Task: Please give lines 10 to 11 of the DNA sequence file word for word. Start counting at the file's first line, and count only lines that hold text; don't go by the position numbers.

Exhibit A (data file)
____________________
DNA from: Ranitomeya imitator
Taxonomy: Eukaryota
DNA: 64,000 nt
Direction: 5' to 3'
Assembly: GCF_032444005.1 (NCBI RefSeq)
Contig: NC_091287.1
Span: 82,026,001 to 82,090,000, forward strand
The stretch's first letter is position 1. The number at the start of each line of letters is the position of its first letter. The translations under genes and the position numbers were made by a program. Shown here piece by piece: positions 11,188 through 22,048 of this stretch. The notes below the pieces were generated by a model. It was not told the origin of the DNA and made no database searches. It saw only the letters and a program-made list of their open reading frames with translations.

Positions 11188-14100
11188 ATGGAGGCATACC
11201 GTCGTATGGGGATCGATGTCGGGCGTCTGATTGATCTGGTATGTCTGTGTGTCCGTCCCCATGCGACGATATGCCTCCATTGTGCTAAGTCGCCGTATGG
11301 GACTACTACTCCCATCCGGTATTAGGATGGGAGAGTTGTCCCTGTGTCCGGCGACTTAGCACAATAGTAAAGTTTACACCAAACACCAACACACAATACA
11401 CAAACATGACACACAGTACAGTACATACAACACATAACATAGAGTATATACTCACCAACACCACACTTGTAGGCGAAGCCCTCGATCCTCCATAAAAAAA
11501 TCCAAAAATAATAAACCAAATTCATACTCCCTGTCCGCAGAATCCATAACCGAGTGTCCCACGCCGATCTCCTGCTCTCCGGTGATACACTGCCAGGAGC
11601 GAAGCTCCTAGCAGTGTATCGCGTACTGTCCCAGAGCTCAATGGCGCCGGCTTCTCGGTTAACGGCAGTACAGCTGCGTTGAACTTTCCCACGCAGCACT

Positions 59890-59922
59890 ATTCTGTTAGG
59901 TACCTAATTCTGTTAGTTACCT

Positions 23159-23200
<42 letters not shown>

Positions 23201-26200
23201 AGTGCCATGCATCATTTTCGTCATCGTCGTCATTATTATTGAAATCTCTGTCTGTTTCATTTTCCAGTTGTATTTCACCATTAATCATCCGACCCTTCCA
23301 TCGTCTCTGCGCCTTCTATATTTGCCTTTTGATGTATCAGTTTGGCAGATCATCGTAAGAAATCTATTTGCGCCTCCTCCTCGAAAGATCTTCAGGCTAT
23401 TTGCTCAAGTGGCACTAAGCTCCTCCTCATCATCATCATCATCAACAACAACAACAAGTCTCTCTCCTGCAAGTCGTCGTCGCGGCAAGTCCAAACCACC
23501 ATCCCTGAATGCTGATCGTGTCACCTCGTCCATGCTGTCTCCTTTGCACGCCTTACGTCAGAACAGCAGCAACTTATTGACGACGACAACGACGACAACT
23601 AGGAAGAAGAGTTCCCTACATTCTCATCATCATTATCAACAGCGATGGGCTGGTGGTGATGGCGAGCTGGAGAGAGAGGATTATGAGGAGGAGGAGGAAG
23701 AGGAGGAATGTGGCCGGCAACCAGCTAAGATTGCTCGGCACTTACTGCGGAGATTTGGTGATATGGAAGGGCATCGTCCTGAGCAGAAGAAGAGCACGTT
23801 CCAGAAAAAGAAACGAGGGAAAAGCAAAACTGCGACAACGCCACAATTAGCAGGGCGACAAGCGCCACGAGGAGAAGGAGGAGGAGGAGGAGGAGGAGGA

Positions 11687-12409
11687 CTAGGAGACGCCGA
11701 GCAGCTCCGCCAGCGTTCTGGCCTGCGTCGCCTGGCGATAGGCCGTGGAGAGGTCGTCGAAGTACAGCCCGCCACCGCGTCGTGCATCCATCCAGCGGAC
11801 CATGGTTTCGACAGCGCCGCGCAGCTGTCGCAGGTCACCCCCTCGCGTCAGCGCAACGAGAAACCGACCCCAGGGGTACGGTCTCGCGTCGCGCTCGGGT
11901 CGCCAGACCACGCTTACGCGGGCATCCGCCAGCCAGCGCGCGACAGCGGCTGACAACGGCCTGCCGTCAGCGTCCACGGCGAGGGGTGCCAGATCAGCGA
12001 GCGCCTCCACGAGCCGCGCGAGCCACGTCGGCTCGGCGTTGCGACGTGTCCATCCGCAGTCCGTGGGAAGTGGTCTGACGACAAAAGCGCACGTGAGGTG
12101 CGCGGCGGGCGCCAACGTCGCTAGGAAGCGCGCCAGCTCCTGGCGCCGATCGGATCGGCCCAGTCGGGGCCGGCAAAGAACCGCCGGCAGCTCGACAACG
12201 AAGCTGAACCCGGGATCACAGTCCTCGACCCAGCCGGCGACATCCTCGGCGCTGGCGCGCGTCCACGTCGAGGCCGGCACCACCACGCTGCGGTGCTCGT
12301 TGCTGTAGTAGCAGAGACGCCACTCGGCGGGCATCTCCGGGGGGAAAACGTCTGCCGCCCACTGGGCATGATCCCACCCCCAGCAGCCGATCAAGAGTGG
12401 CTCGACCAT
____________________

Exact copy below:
11188 ATGGAGGCATACC
11201 GTCGTATGGGGATCGATGTCGGGCGTCTGATTGATCTGGTATGTCTGTGTGTCCGTCCCCATGCGACGATATGCCTCCATTGTGCTAAGTCGCCGTATGG